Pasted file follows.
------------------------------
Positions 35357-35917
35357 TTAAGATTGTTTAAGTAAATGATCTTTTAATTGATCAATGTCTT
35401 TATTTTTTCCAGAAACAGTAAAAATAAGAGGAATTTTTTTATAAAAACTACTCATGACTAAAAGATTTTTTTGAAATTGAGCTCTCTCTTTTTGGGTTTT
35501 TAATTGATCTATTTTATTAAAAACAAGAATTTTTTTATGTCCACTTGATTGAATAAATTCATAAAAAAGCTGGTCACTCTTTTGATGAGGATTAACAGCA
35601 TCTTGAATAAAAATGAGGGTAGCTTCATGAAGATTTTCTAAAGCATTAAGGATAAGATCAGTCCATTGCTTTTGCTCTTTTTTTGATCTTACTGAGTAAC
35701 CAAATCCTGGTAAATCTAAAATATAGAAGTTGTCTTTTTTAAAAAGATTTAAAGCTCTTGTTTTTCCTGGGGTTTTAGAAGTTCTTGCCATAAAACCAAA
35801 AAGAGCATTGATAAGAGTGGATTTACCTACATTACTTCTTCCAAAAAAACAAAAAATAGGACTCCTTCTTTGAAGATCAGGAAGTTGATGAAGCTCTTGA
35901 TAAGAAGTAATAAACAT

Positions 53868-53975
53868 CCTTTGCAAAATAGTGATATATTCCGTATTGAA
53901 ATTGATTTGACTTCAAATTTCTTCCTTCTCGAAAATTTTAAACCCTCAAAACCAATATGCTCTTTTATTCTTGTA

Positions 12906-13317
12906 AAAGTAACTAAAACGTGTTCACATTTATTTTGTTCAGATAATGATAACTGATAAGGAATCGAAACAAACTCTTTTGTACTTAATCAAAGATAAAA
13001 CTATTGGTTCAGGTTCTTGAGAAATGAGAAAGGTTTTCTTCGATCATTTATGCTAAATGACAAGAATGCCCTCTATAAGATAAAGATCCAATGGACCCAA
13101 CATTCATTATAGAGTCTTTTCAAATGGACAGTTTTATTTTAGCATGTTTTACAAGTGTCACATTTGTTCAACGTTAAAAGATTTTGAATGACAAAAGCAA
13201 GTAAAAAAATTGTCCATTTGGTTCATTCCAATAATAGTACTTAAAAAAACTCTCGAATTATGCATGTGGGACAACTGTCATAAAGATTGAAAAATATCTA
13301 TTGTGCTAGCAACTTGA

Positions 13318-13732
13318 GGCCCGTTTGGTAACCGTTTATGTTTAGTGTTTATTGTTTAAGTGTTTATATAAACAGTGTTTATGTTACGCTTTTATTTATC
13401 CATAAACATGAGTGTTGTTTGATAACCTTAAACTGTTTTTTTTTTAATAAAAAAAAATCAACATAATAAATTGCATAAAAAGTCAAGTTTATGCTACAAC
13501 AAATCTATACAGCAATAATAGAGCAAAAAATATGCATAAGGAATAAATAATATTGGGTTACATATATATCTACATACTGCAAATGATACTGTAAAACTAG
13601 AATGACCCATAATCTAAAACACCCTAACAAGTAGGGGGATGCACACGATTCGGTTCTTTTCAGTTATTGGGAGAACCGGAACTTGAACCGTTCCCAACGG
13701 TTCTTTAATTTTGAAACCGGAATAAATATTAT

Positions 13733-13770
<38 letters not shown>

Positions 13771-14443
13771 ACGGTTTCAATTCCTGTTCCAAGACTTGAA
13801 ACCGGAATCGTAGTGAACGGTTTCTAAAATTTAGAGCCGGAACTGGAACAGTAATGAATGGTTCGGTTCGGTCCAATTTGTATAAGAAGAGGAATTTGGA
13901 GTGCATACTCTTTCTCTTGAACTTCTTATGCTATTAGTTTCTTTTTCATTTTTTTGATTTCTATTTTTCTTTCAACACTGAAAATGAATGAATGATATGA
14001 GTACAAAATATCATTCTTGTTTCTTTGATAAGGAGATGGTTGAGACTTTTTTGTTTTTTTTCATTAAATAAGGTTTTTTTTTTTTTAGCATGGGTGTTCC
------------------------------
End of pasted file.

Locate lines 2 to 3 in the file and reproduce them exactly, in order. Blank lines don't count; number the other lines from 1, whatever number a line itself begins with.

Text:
35357 TTAAGATTGTTTAAGTAAATGATCTTTTAATTGATCAATGTCTT
35401 TATTTTTTCCAGAAACAGTAAAAATAAGAGGAATTTTTTTATAAAAACTACTCATGACTAAAAGATTTTTTTGAAATTGAGCTCTCTCTTTTTGGGTTTT